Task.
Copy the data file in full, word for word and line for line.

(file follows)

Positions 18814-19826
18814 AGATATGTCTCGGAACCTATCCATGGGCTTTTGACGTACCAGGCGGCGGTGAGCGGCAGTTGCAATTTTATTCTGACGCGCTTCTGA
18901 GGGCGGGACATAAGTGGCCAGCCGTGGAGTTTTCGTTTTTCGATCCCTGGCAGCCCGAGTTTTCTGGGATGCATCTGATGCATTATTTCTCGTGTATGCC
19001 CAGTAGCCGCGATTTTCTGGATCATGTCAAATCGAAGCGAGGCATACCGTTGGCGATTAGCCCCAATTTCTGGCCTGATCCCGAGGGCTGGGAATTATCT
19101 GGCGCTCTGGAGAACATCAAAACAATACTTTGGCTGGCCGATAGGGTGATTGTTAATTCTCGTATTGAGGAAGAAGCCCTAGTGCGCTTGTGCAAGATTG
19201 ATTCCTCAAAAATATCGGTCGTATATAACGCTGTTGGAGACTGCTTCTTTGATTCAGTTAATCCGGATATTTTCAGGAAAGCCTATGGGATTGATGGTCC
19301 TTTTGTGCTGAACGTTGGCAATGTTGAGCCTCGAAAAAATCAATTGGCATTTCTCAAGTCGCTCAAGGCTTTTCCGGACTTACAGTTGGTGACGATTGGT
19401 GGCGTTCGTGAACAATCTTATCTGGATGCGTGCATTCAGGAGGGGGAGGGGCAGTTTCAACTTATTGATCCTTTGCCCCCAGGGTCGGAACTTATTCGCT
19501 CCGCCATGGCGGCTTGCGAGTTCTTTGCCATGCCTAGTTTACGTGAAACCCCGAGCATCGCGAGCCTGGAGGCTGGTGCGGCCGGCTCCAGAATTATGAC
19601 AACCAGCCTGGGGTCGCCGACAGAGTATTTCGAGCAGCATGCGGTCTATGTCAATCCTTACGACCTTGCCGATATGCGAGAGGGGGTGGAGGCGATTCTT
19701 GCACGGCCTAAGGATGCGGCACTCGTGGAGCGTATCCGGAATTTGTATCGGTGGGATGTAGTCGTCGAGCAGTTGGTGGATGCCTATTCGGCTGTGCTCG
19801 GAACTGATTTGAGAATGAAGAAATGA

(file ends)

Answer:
Positions 18814-19826
18814 AGATATGTCTCGGAACCTATCCATGGGCTTTTGACGTACCAGGCGGCGGTGAGCGGCAGTTGCAATTTTATTCTGACGCGCTTCTGA
18901 GGGCGGGACATAAGTGGCCAGCCGTGGAGTTTTCGTTTTTCGATCCCTGGCAGCCCGAGTTTTCTGGGATGCATCTGATGCATTATTTCTCGTGTATGCC
19001 CAGTAGCCGCGATTTTCTGGATCATGTCAAATCGAAGCGAGGCATACCGTTGGCGATTAGCCCCAATTTCTGGCCTGATCCCGAGGGCTGGGAATTATCT
19101 GGCGCTCTGGAGAACATCAAAACAATACTTTGGCTGGCCGATAGGGTGATTGTTAATTCTCGTATTGAGGAAGAAGCCCTAGTGCGCTTGTGCAAGATTG
19201 ATTCCTCAAAAATATCGGTCGTATATAACGCTGTTGGAGACTGCTTCTTTGATTCAGTTAATCCGGATATTTTCAGGAAAGCCTATGGGATTGATGGTCC
19301 TTTTGTGCTGAACGTTGGCAATGTTGAGCCTCGAAAAAATCAATTGGCATTTCTCAAGTCGCTCAAGGCTTTTCCGGACTTACAGTTGGTGACGATTGGT
19401 GGCGTTCGTGAACAATCTTATCTGGATGCGTGCATTCAGGAGGGGGAGGGGCAGTTTCAACTTATTGATCCTTTGCCCCCAGGGTCGGAACTTATTCGCT
19501 CCGCCATGGCGGCTTGCGAGTTCTTTGCCATGCCTAGTTTACGTGAAACCCCGAGCATCGCGAGCCTGGAGGCTGGTGCGGCCGGCTCCAGAATTATGAC
19601 AACCAGCCTGGGGTCGCCGACAGAGTATTTCGAGCAGCATGCGGTCTATGTCAATCCTTACGACCTTGCCGATATGCGAGAGGGGGTGGAGGCGATTCTT
19701 GCACGGCCTAAGGATGCGGCACTCGTGGAGCGTATCCGGAATTTGTATCGGTGGGATGTAGTCGTCGAGCAGTTGGTGGATGCCTATTCGGCTGTGCTCG
19801 GAACTGATTTGAGAATGAAGAAATGA